The first time you painted me, my dress was red.
Your fingers reached underneath to find new colors with wide brush strokes along the ivory canvas of my thigh.
You found soft pinks and blues and soon after sharper shades, like orange and green.
And then you found the red.
You took the red from me, extracting it from white wistfulness and silvery sighs, turning it darker and heavier with the magic of your brush.
You created a new world of color in me.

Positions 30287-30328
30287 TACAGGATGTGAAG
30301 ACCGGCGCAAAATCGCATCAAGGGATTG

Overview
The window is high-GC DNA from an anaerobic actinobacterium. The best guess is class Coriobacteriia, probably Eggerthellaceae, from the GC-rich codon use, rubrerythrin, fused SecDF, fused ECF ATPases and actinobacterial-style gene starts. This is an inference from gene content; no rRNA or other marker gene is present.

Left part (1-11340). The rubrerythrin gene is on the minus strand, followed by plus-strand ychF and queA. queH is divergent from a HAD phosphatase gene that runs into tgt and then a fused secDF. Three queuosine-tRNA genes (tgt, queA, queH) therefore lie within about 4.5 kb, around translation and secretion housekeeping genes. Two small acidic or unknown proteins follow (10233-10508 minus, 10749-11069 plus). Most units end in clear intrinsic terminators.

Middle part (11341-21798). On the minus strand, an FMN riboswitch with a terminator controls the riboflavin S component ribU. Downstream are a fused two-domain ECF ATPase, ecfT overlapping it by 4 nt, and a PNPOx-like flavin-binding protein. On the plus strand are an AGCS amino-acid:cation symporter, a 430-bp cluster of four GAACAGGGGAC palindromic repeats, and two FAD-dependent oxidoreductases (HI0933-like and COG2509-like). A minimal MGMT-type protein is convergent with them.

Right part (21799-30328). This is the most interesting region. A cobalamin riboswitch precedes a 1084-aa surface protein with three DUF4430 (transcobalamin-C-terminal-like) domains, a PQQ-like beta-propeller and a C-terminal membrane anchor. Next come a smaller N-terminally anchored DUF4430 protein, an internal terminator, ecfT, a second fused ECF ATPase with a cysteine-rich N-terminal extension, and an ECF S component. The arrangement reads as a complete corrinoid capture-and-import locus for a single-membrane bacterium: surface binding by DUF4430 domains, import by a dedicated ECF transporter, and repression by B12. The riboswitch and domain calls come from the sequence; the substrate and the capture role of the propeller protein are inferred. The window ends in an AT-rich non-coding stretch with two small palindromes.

The last time you painted me, my dress was white.
Not that white wistfulness.
Not white like first fallen snow or doves of peace.
Not the white of a wedding gown or a newborn lamb.
No, it was the white that sails above ships who have lost their bearing.
That white that waves with a dull sad yielding—signaling enemies that their time has come to be overcome.
You blanched those pinks and blues and oranges and greens in me.
And even the red—especially the red.
But those colors will forever lay somewhere deep underneath the whitewash you spread over the once-loved shades.
For it is hard for a painted canvas ever to be fully covered, and impossible for it to be erased.